Leser v. Garnett - 258 U.S. 130 (1922)
U.S. Supreme Court
Leser v. Garnett, 258 U.S. 130 (1922)
Leser v. Garnett
Argued January 23, 24, 1922
Decided February 27, 1922
258 U.S. 130
1. A suit by qualified voters of Maryland to require the Maryland Board of Registry to strike the names of women from the register of voters upon the grounds that the state constitution limits the suffrage to men and that the Nineteenth Amendment to the federal Constitution was not validly adopted is maintainable under the Maryland law, and raises the question whether the Nineteenth Amendment has become part of the Constitution. P. 258 U. S. 136.
2. The objection that a great addition to the electorate, made without a state's consent, destroys its political autonomy and therefore exceeds the amending power applies no more to the Nineteenth Amendment than to the Fifteenth Amendment, which is valid beyond question. P. 258 U. S. 136.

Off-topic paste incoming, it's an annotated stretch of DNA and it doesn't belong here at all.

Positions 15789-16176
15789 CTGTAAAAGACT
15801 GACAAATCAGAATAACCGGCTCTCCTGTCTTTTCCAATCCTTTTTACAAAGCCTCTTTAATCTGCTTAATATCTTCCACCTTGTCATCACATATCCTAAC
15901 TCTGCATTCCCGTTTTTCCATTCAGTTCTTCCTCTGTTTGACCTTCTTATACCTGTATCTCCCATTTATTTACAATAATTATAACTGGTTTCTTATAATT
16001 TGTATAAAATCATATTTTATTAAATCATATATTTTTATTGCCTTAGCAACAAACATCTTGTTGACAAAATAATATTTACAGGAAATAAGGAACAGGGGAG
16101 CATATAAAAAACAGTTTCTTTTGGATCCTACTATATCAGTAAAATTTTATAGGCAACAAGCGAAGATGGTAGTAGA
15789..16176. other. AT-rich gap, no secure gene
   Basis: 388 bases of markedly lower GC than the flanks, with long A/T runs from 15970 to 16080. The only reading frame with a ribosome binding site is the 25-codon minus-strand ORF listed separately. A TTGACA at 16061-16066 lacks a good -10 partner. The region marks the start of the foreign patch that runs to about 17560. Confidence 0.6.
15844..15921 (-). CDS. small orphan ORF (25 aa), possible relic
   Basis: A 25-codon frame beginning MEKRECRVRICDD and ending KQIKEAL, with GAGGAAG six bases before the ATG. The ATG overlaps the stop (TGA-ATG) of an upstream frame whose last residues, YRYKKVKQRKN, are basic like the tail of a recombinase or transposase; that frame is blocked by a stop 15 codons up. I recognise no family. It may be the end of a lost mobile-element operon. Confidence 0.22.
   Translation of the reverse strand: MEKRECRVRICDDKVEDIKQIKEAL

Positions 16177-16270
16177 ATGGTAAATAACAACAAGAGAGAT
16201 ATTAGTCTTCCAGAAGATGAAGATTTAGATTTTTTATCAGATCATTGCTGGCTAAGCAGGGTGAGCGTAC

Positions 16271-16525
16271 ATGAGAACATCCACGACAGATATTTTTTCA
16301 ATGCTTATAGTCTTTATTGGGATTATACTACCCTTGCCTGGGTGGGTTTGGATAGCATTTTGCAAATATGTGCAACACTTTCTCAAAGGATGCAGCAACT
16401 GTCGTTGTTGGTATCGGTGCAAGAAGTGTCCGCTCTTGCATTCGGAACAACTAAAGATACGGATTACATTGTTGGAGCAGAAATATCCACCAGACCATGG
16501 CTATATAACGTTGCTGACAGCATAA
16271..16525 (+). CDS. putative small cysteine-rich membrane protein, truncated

3. The Fifteenth Amendment does not owe its validity to adoption as a war measure and acquiescence. P. 258 U. S. 136.
4. The function of a state legislature in passing on a proposed amendment to the federal Constitution is federal, and not subject to limitation by the people of the state. P. 258 U. S. 137. Hawke v. Smith, 253 U. S. 221, 253 U. S. 231.
5. Official notice from a state legislature to the Secretary of State, duly authenticated, of its adoption of a proposed amendment to the federal Constitution is conclusive upon him and, when certified to by his proclamation, is conclusive upon the courts. P. 258 U. S. 137. Field v. Clark, 143 U. S. 649, 143 U. S. 672-673.
139 Md. 46 affirmed.
Certiorari to a decree of the court below affirming a decision of the state trial court dismissing a petition by
which the plaintiffs in error sought to require the members of the Maryland Board of Registry to strike the names of specified woman voters from the registration list.